Well, I’m in clinical remission y’all. No active inflammation in my gut. I still have the stricture, so I do have symptoms related to that, but all pretty minimal right now. All things considered, I’m doing really well! The best I’ve been in years. I’m doing more things I enjoy, I’m earning a little money with my dogwalking/sitting work and I’m able to help out around the house like normal again. Yay! I’m finally able to contribute to the housework again! I never thought I’d hear myself so excited about doing house chores, but it does feel good to pull my own weight around here once again!
The only problem is… as things have gotten better and better with my Crohn’s disease, I’ve been feeling more and more denial creep in. Surprisingly it’s pretty easy to forget that you have a disease, when things are going good. That can be good and it can be really bad too. Remission can fool you because it doesn’t last forever. It lasts for right now. And you never know how long that period of time will be… weeks, months, years… no one knows.
I don’t want to live in denial and just pretend that nothing is wrong when I’m in remission.
Talking & Listening
I’ve noticed as I’ve been feeling better, I don’t want to talk about the disease as much. And I have to get out of that mindset. It’s honestly why I haven’t blogged in such a long while and I feel really bad about it. If I don’t talk or write about my inflammatory bowel disease, it isn’t real. I can pretend that I’m not living with a chronic illness anymore… at least while my remission lasts. But I don’t know if that is healthy. I want to continue to educate others through my journey, remission or sickness. It’s all part of the journey. I can’t do that if I’m not talking and not blogging about it.
I’m not proud of myself for living in denial these last several months. Running my local support group usually keeps me pretty centered and humbled. I get to see and hear about the many effects of this disease up close and personal. But it can be difficult to listen to all the struggles when I myself am doing well. So much so, that I’ve considered canceling the group meetings and moving on with my life.
I gotta say I never saw that one coming. I can understand feeling like I don’t need the support because I’m doing great, even though I know that isn’t true. But I never thought I’d want to deny the reality of this disease, just because I’m in remission. It feels selfish and completely unreasonable.
Dear Brain, It’s also important to help others suffering with IBD. Support is needed through the good times and the bad times. That’s why it’s called ongoing support. So, we will continue to listen & share!
Ignorance is Bliss, Isn’t it?
I’ve tried eating trigger foods recently too, just to see if they still cause me issues. Some things I can eat now without a problem. However, that just adds to the denial; thinking I can eat what I want without reprecussions.
This disease is uncertain. It’s unpredictable and deep down I know I should always keep that in mind. I’m not in control, my body could decide at any moment that it wants to act up and I’d be at its mercy. Yet, I can feel my brain wanting to ignore all of this logic, because it thinks ignorance is bliss. It’s like my brain says “I don’t want to hear about what could go wrong, when things are going right. Can’t we just go on our merry way and enjoy the good while we’ve got it. Why do we need to hear about the bad things?”.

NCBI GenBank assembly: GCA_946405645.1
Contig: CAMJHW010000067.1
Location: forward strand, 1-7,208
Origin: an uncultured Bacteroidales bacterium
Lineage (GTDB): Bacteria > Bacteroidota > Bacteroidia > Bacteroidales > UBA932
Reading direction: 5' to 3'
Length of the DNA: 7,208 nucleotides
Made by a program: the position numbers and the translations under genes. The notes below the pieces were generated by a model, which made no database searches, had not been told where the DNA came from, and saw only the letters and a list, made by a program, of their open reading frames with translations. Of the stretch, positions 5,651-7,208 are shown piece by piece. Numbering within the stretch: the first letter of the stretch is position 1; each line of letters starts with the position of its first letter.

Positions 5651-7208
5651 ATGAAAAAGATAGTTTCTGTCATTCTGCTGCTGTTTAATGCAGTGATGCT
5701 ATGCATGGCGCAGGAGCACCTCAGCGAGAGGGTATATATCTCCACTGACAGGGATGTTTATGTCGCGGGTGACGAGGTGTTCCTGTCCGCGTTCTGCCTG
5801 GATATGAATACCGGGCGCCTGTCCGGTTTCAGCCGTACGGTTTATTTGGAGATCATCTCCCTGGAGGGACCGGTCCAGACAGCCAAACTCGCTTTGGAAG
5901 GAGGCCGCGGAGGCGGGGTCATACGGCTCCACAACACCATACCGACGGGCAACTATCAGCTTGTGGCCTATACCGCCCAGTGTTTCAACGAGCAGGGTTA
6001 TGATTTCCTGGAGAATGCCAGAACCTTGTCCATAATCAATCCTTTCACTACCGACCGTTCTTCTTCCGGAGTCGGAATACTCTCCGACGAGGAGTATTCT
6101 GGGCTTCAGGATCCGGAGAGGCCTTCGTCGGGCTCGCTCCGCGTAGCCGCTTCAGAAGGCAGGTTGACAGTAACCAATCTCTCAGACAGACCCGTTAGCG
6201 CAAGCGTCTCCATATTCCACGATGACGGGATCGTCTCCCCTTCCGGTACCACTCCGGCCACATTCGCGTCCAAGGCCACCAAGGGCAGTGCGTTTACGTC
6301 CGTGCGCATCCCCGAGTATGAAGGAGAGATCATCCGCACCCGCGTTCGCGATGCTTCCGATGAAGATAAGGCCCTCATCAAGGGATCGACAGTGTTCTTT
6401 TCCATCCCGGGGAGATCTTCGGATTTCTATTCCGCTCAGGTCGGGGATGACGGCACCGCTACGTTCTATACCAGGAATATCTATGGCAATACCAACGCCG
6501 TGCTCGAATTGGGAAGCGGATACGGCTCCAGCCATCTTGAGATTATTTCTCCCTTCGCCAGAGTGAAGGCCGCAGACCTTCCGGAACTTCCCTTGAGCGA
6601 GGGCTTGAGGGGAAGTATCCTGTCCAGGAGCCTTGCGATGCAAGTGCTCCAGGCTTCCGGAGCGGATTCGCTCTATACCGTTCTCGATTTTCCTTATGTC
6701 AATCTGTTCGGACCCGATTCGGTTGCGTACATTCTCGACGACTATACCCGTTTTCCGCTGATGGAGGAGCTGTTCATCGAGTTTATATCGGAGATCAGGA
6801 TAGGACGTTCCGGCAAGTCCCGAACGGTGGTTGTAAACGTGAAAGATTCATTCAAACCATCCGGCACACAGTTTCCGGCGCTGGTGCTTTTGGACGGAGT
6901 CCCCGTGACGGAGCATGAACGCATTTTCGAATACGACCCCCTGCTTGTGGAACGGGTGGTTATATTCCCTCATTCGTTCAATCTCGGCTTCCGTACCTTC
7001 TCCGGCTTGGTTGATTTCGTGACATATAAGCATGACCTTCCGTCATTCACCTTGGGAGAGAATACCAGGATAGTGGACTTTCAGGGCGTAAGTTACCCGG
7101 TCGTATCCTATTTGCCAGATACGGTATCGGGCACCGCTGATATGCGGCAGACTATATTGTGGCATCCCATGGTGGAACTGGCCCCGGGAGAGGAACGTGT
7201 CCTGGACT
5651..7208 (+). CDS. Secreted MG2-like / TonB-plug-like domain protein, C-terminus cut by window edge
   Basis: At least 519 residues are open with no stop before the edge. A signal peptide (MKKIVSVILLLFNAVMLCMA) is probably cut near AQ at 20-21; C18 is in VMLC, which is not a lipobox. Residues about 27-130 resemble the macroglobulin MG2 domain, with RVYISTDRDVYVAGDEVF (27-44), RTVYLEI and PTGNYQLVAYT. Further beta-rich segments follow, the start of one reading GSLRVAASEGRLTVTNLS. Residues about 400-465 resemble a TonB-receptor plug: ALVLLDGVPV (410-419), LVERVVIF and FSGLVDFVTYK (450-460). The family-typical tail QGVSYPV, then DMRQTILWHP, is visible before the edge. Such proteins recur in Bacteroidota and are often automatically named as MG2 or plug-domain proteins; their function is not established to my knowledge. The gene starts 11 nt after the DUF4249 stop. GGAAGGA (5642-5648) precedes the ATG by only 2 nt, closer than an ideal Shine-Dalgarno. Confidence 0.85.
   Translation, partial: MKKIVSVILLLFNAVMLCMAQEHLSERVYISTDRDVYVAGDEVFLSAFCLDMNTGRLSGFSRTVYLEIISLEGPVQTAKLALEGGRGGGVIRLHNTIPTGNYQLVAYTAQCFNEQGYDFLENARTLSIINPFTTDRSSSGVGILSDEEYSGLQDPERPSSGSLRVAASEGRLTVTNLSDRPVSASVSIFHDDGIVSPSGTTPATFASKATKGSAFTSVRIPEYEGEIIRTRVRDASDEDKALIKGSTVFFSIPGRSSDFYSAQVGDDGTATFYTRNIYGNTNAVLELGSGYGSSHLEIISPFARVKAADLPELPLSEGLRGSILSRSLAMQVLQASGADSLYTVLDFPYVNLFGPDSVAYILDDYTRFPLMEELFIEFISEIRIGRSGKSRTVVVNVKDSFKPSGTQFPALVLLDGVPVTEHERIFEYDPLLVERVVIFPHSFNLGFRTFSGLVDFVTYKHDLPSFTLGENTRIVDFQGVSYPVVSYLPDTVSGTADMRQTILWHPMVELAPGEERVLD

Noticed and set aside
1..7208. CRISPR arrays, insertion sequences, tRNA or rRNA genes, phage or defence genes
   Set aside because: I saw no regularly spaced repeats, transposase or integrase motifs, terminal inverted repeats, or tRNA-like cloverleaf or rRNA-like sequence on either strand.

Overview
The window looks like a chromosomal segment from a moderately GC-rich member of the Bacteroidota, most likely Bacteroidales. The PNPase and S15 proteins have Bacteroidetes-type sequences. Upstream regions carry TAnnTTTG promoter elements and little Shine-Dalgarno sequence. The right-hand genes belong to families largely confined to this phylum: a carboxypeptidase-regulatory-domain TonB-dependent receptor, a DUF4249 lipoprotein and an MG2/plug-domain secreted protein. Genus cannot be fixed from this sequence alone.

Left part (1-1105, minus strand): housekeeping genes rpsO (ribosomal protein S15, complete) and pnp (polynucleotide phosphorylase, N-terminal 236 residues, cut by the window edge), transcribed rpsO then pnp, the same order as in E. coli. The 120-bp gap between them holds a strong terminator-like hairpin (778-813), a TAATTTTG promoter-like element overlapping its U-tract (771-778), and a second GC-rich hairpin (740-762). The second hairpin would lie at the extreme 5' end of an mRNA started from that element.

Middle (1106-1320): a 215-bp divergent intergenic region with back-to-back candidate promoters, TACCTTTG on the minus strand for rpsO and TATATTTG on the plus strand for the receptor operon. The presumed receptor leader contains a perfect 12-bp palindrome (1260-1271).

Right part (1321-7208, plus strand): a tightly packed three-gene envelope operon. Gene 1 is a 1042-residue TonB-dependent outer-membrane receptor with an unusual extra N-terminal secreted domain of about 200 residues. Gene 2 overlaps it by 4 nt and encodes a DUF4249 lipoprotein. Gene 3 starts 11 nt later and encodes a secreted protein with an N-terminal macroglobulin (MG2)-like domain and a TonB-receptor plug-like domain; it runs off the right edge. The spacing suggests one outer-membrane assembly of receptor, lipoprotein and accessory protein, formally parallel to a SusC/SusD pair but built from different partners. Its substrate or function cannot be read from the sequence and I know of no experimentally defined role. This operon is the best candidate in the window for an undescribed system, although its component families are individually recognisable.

Dear Brain… life isn’t that simple. It’s smart to know what could and couldn’t happen with this disease. Pretending like there is nothing wrong will only harm us in the long run. In this case ignorance is not bliss. Knowing is wise.
I’m not sick
I recall my grandmother always struggling with taking her medicine because she didn’t think she needed it. She had a different illness, but I fear living in denial could lead to that kind of thinking, period. The general population takes medication only when they are sick, not when they are well. Unfortunately, I need to stay on my treatment even during remission, to better my chance of staying in remission and keeping the disease at bay.
We can’t see inside our gut and we can’t always feel what’s going on, so we need to keep up with the disease management, and that means all the time. I don’t want the denial to get to that point where I feel like medicine isn’t needed because that would surely be detrimental. I’m already stuck with a stricture for the rest of my life. I don’t want things to get worse.
Are we wired a certain way?
I think I’m beginning to see that our minds are wired a certain way. At least, mine. IBD is one of those “out of the norm” things that leaves our brains puzzled because it doesn’t 100% fit into the category of sick or healthy. I believe our brains are wired to think in very simple terms. “When I feel bad, I’m sick. When I feel good, I’m healthy.” Yeah… it’s almost funny how much IBD doesn’t fit into that line of thinking. Talk about a complicated mess of a disease! Sheesh! Chronic Illness fits somewhere in the middle between healthy and slowly dying, and it lives there in a very gray area. It will never be simple. That you can rely on!
So, I guess in the future I just need to be more aware of how my brain tends to think things through. It’s part of the coping process for the mind. The brain tries to put things into categories it understands, and Crohn’s disease just doesn’t easily fit into anything. But it’s all just a normal response to an abnormal life.